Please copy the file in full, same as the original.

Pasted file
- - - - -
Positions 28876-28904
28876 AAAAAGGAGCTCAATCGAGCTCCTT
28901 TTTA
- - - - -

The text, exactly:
Positions 28876-28904
28876 AAAAAGGAGCTCAATCGAGCTCCTT
28901 TTTA